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Indiana defies odds by reaching College World Series

(MCT) — Sam Travis felt all along this would be a good Indiana baseball team.

That became even clearer early in the season, when the Hoosiers took two of three games at Florida, the second starting an 18-game winning streak. They would go on to win the school's first Big Ten regular-season title since 1949 and add their third conference tournament crown in that event's 34-year history.

Yet the landmark season seemed to be heading toward disappointment when Indiana trailed Valparaiso 4-1 with one out and nobody on in the bottom of the ninth in the opener of the double-elimination NCAA regional.

"That was an unbelievable experience," Travis said.

No other word better describes the Hoosiers' four-run rally that ended with Chad Clark's two-run, walk-off home run _ his only homer in 189 at-bats this season.

And Travis justifiably used the word again to describe what has followed, with the Hoosiers becoming the school's first College World Series qualifier and the Big Ten's first since Michigan in 1984.

Indiana (48-14), No. 12 in the final regular-season rankings, opens CWS play at 7 p.m. CDT on Saturday against No. 16 Louisville (51-12), a team the Hoosiers have beaten twice in three games this season.

No. 5 Oregon State and No. 10 Mississippi State also are on Indiana's side of the eight-team, double-elimination bracket. The winners of each side meet in a best-of-three for the title.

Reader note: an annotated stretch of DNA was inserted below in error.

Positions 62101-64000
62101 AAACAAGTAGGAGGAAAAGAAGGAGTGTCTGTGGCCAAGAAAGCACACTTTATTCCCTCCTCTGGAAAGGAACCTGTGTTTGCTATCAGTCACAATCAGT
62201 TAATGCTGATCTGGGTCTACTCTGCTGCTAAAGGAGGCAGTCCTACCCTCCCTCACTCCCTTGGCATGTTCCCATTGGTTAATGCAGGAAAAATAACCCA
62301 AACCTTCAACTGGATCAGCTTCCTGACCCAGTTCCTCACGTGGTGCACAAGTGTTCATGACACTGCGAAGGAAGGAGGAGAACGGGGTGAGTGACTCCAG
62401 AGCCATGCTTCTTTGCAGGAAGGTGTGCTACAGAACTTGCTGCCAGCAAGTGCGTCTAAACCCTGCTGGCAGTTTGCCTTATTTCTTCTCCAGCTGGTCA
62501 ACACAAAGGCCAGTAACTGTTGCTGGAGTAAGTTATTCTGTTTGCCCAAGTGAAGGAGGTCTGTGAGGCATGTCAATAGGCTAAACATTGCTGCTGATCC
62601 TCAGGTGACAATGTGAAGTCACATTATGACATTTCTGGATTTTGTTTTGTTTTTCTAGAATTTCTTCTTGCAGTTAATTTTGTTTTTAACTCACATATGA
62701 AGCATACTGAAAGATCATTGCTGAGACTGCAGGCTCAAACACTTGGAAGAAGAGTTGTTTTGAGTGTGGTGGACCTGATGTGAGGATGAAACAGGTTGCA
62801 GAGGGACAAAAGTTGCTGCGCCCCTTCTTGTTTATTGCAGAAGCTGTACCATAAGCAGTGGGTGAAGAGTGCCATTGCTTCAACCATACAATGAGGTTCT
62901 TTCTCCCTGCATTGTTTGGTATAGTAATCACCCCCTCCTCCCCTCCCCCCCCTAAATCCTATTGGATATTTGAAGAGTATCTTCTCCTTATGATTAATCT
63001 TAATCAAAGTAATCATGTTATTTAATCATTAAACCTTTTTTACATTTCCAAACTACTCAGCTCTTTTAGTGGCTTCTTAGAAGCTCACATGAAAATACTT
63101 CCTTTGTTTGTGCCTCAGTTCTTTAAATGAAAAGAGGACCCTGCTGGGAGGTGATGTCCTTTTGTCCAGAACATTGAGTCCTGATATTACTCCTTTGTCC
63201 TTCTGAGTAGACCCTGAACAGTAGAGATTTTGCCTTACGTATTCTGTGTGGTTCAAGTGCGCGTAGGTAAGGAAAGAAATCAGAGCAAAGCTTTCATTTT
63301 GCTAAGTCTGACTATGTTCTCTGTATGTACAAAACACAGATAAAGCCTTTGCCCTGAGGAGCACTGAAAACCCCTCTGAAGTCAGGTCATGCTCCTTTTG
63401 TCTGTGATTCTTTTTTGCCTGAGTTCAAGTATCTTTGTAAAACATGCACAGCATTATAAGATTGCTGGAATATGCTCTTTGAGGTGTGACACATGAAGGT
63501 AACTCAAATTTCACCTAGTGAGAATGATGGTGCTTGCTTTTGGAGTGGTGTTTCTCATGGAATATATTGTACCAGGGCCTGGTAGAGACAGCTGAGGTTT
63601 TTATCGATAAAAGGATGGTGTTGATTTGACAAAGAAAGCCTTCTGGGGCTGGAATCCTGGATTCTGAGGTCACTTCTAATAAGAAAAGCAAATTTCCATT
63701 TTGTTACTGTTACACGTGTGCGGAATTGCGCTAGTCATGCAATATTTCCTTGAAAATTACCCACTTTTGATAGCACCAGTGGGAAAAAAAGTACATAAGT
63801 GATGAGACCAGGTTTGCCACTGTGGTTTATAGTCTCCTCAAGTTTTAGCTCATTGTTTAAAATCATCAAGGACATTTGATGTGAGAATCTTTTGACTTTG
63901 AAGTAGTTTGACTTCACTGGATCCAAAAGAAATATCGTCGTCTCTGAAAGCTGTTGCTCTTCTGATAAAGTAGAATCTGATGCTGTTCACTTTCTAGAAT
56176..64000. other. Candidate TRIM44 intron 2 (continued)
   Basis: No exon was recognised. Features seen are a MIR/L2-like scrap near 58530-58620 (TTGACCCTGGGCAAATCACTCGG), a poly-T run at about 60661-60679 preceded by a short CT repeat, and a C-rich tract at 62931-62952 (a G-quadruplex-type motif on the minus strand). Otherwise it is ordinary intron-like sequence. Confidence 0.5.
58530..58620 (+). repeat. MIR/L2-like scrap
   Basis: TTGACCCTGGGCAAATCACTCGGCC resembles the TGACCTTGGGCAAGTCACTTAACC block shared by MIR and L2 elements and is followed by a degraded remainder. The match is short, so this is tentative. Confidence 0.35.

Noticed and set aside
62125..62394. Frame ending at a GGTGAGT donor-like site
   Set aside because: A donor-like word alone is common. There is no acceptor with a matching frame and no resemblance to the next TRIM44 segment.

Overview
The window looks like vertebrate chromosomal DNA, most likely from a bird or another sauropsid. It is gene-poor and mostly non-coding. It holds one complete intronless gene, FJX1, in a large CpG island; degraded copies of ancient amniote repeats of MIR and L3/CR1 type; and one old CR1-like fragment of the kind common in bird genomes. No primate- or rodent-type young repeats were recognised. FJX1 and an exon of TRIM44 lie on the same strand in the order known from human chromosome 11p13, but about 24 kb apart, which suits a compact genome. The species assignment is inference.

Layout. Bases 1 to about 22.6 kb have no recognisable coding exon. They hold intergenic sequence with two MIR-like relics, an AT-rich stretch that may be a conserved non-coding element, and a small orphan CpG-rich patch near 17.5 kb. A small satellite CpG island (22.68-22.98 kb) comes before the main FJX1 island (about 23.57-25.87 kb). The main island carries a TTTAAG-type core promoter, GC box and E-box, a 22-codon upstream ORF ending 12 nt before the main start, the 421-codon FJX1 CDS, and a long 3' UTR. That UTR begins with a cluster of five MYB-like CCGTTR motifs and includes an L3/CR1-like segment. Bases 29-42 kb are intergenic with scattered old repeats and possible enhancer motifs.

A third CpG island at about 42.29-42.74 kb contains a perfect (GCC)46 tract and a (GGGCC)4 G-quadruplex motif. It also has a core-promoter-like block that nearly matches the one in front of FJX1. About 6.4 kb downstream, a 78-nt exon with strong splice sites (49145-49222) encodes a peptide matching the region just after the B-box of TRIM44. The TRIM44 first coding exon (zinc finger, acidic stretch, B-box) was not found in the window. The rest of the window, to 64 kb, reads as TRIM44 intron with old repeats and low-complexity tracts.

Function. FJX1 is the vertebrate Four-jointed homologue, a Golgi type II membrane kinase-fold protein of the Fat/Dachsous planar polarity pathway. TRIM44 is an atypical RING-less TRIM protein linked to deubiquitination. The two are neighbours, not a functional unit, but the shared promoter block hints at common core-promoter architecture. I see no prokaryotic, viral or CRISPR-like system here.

"It is every college baseball player's dream to make it to Omaha," Travis said, "but now that we are here, we don't want to stop winning."

Travis, a sophomore first baseman from Providence, is among seven Chicago-area players on the Hoosiers. The Tribune's high school player of the year in 2011, he accumulated impressive accolades and put up big numbers in his first two college seasons:

Big Ten freshman of the year and freshman All-America in 2012, when he started all but one of the team's 60 games and batted .319 with nine home runs and 50 RBIs.

Most Outstanding Player this year at both the Big Ten and NCAA regional tournaments, with four home runs and 16 RBIs in nine postseason games. For the season, starting every game, Travis has a .313 average and is second on a hard-hitting team in homers (10) and RBIs (56) despite a broken hamate bone in his left wrist, which has necessitated taking little or no batting practice.

"I have definitely matured a lot as a player," he said.

Travis overcame a rocky defensive start at Indiana, helped by coach Tracy Smith's decision to switch him to first base after he made nine errors in 15 games at third, his high school position.

"I just went back to having fun," Travis said. "I didn't want to put too much pressure on myself as a freshman."

Smith kept Travis in the lineup for his bat while he got comfortable at the new position. Similar patience has allowed Smith to turn around a program that finished last in the Big Ten four of the six seasons before he took over and during his first two (2006 and '07) as head coach.

Under Smith, who spent three years (1988-90) on Cubs Class A teams, the Hoosiers have made two of their three NCAA appearances. He was the pitching coach for Indiana's other NCAA qualifier (1996).

Barring player losses to the pros, next year's team could be even stronger because this one has only two senior regulars.

"The book on Indiana always has been Indiana can swing the bat," Smith said. "We have pitched consistently this year. The one thing we still need to do is play better defense."

Getting to Omaha will make this a special Father's Day for Smith. His son, Casey, a redshirt junior, is a utility infielder for the Hoosiers with a .309 average.

"I'd be lying if I said that wasn't the coolest thing ever for me," Smith said.

He also could call it unbelievable.

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